Amazing Boardwalk

Thursday, June 1st - 32nd Wedding Anniversary
Appalachian Motel, Vernon, NJ (1357)

Although the sun set quite beautifully last night, we saw no reason to believe we would be beset by the mother of thunderstorms. Rolling, cracking, shaking lightening fists at the earth and sky. A bolt struck the ground not far from where we slept, and I swear the shelter lifted briefly before crumping back to its foundation. Followed by roiling, wind whipped rain. Trail Director had totally wrapped himself up, including netting on the face, to avoid mosquitos so I hope he was dry. I didn't get wet, but did shuffle closer to the back of the shelter.

I left the shelter at 6:10 to once again clear skies.
Not a snake, a millipede, they like to scurry across rocks (and, yes, I work to avoid stepping on them)
The trail is muddy and slick, as are the rocks and the autumn leaves which still litter parts. Take it easy to avoid a fall.

Arrive at Route 515 and snack a bit. A man stops in his his white SUV, takes his dog out, and starts to walk down a wood boardwalk ahead of me. Finish snack and catch up with him about 3 minutes later.

He tells me the story about the boardwalk, saying it had been built 35 years about by 160 volunteers, including himself. The reason was that the AT followed the state road, but the road is too busy and put hikers and drivers at risk. Not sure who paid for the work, but he seemed to infer it was paid by the local residents. 

The boardwalk is quite intricate. Not only is it long, but it has parts that jut out where wooden benchs or chairs are available to rest at en-route. Over a stream they built a suspension bridge. The whole system is very well maintained, but he said there was an effort underway to replace it with a new cedar walk. He didn't think he'd participate in building that one.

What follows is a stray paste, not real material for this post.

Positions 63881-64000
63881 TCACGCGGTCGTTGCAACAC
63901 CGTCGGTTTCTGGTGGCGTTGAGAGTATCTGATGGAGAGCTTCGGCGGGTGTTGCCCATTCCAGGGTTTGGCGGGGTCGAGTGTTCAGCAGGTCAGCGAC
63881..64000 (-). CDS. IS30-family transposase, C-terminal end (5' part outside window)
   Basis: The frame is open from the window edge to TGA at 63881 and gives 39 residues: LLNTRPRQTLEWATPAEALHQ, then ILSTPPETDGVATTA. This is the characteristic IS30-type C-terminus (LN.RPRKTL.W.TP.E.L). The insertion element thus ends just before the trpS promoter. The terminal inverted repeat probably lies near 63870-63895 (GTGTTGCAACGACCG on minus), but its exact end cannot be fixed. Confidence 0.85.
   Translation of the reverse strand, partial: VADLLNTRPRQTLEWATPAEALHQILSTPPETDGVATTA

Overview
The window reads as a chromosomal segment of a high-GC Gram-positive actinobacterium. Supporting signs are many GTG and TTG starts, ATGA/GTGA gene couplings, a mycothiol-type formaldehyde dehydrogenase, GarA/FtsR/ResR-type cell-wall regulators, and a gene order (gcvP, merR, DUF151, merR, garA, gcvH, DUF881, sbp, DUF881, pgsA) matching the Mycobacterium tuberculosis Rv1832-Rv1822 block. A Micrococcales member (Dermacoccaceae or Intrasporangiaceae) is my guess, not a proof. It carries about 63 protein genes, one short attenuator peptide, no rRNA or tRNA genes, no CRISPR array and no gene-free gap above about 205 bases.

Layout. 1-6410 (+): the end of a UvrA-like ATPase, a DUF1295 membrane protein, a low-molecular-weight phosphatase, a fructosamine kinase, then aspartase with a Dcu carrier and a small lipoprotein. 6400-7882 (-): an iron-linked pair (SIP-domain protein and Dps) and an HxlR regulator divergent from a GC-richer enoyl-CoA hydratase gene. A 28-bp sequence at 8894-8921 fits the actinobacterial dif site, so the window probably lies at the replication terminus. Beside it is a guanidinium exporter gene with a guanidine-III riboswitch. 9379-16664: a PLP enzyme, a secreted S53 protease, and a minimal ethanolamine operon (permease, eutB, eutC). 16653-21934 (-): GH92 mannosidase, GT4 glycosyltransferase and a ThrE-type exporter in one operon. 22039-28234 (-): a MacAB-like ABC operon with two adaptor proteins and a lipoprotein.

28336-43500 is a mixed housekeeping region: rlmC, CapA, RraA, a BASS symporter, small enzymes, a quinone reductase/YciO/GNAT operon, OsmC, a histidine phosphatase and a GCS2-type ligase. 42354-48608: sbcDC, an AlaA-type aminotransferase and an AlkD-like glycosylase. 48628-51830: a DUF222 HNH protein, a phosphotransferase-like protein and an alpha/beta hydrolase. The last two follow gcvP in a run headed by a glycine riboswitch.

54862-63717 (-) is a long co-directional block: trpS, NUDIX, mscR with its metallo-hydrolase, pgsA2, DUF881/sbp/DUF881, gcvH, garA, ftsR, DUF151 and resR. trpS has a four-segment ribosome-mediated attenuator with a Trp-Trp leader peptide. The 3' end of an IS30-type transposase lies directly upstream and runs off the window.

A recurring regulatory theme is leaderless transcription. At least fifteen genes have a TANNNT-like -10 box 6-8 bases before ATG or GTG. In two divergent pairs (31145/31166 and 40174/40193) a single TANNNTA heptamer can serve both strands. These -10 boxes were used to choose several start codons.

Tells me he's retired now from IBM and he and his wife a summer place in Booth Bay, Maine. He turns to return to his car, and I thank him for the history lesson.

About 9:30 and I'm near the roadway where the motel should be able to pick up, so I call. They aren't particularly happy to hear from me so early, but say someone will be down in 15 minutes. I finish the last bit, and wait under a tree while a group of women talk excitedly about everything other than the walk they are getting ready to do.

Driver arrives, it is the wife of a husband-wife team managing the motel. When we arrive she says she can get me in a room now (10 AM) for $10 more. Happily agree. For another $10 will do laundry, so pass that over.

Laundry arrives, and with shower done and clean clothes, head off to find lunch and supplies. 

Clean, however briefly.
There is a series of restaurants and a grocery store about a mile away down Route 94. Start out, and pretty quickly realize I'm going to have to be careful. The road is very active, and drivers are used to being able to cut curves reasonably close. So I go into Frogger mode, crossing back and forth to be as visible as possible around curves. 

Make it to a Chinese/Japanese fusion restaurant that looks good, and it is. Then back track a bit to get to supermarket. Its pretty well provisioned (it can be a disappointment to find a store that doesn't have hiker ready food).. Also get snacks and drinks for the motel. The cashier asks if I'm hiking the AT, then goes into a super animated dialog about how much she loves the trail, and would do it more now don't you know but the knees, the knees can't handle it.

Try to find a taxi or public ride share car (Uber) so I'm not hauling plastic bags of stuff down that road, but no luck. Walk back weighted down.

Dinner would be at a pub, but when I get walk there, it looks like it had closed within the last few days. A company's rep is untangling the hoses from a soda system outside. I walk further to a pizza place that serves a monster "mini" pizza for $8.

Deb sends a picture with the anniversary flowers I sent. They look great! She's a keeper.

Plan tomorrow and the days following while noshing on Pringles and Pepsi.


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